It’s strange that a simple kettlebell swing reminded me of this. And stranger still that I went to a computer screen to share it. But such is the age we live in.

Time doesn’t run backward. Turning back the clock just breaks your hands. But who we are hasn’t changed, and the genuine joy we need is still available. Just look beyond the static.

Habits, Plans, and Wasting Time

Distracted Bunny

Drawing by Nuraska, Creative Commons

I’ve cursed the day we got a DVR. I’ve cursed my own short attention span, my ability to be drawn into the limitless flood of information on the Internet, pulled by one current and then another, until my mind is as muddled as a dry-season creek bed.

But I haven’t really stepped up and made those changes. You could switch that paragraph with one about serious regular exercise or half a dozen other things, and it would be the same lame story.

Today I’m going to try.

I’ve been reading about habits, and how out ingrained subroutines shape our behavior far more than our intentions do. Though I’m not finished with it, Jeremy Dean’s Making Habits, Breaking Habits has so far proven to be well-written, accessible, and research-based.

It’s been eye-opening, reading the results of study after study that says we don’t even really know what we’re doing when we act according to our habitualized patterns. And actually studying what we do, disrupting our habits by recording and understanding, is an important first step to breaking them.

So, I’m going to attack my wasting time habit first.

My plans are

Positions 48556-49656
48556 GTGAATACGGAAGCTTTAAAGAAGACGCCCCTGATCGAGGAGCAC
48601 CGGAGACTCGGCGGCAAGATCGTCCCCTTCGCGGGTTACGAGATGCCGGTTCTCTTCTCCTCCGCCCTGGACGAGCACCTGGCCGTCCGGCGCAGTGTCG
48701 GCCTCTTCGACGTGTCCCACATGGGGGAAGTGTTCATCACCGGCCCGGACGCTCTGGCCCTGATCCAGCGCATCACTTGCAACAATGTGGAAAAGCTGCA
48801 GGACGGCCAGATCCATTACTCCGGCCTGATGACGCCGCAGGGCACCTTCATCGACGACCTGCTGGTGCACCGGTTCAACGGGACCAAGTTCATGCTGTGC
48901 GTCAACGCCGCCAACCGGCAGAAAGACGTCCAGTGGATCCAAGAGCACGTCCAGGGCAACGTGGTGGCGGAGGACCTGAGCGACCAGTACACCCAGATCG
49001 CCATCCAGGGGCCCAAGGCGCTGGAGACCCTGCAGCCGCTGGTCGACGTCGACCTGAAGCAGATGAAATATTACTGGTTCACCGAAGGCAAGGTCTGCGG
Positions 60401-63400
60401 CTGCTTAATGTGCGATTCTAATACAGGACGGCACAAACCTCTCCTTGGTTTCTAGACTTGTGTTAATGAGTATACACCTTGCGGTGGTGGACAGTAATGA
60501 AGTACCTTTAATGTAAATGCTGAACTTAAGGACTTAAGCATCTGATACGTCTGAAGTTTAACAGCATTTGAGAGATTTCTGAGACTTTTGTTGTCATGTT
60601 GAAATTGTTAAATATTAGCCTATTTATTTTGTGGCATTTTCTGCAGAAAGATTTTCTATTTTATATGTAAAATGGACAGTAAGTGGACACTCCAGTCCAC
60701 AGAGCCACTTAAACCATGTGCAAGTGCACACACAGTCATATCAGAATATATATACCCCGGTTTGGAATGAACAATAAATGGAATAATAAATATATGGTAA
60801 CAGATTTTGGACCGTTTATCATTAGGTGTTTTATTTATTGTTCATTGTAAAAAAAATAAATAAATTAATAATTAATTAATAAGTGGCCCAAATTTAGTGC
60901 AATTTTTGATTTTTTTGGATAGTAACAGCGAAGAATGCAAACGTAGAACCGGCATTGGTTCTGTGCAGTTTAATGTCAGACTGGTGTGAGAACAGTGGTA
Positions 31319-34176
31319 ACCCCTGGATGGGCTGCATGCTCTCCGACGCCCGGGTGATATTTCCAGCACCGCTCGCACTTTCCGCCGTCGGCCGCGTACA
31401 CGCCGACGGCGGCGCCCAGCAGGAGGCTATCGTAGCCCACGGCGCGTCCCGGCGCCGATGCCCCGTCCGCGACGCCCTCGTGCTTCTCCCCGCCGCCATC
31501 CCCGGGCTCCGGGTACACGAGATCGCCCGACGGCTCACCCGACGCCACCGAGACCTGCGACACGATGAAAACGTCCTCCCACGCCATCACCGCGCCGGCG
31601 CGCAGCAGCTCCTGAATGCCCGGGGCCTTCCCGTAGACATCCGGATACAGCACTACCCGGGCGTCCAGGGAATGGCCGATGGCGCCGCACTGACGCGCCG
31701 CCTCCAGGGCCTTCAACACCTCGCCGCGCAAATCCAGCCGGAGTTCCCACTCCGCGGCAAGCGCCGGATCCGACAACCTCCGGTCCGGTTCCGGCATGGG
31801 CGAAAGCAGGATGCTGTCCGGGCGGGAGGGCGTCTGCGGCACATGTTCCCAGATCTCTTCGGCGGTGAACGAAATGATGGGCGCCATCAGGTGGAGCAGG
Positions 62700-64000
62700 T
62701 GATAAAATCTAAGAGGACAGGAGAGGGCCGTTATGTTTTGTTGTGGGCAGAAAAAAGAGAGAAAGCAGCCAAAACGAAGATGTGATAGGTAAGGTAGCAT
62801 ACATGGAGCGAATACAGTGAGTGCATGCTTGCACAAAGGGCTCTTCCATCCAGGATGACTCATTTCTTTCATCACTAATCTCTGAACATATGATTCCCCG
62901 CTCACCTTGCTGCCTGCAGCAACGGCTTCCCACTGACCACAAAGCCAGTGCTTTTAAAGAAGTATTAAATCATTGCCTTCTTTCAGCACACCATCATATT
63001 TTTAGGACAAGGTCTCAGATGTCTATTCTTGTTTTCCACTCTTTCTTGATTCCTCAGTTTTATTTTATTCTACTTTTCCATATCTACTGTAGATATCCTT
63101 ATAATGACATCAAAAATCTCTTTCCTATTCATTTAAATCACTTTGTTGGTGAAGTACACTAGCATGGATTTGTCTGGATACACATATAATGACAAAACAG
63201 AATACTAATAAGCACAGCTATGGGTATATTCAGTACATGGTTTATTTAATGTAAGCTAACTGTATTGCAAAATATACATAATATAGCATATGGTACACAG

Write down all the TV I watch for a week or three. Hopefully just seeing what I watch will help me stop watching stuff I don’t really care about just because I’m tired or bored or want a distraction.

Use Randall Munroe (writer of xkcd)’s trick to break the web-distraction habit. He explains it here in some detail. To make a long story short, he breaks the “novelty” feedback loop by powering down his computer after each task. If he checks the news on CNN, he powers his computer down.

He can turn in back on immediately, and go on to whatever else he wants, but the delay breaks the little addictive kick you get from moving on to the next link, the next story. He said it worked better than all the “focus” programs he tried.

I’m going to try the same thing, and see how it works. I like to read, but honestly, I get a lot more good out of reading a book than reading ten times as much material on the web.

Time is about to become far tighter with the addition of a daughter, and I already feel stretched thin. I’m going to have to become better at managing my life. And I think this will be a good first step.

Wish me luck!

 

The Broken Masses

Flinch not from the pain

Let your heart be wounded

Join the broken mass

 

Drink not the numb wines:

Despair, Internet, TV,

Distraction, Blame, Rage

 

Tear your finest robes

Wrap your flesh in sackcloth and

Your soul in ashes

 

Lift your voice and let

Your songs, your screams, your curses

Join the broken mass

Weekly Web Wows

Dew on a Spider Web by Luc Viatour

Image by Luc Viatour http://www.Lucnix.be, Creative Commons

Emily Maynard (not the one from The Bachelor) gets to the heart of the lustful eye with “Modesty, Lust, and My Responsibility.”  I was really impressed by her insight that lust isn’t about sexual attraction, but about control, even dehumanization.  It really hit home as deeply true.  You should definitely check this one out.

Ron Goetz explains bigotry, gay rights, and Christian politics much better than I ever could.

There aren’t many places on the web to read about Body Acceptance and Health At Every Size from a Christian perspective.  Check out Abi’s blog, Adipose Rex.

Most conscience-prickling.  Grace Biskie’s plea for racial reconciliation at Rachel Held Evans’s blog.  

Most heartbreaking:  Getting Tested for HIV.  Sometimes the consequences of infidelity go beyond social, beyond emotional, to the very edge of life and death.  And it’s not God’s punishment on the guilty.  The innocent suffer, too, as they all too often do.

And the “Where did THIS come from?” Award goes to David Weigel’s massive, ongoing history of Prog Rock at Slate.com.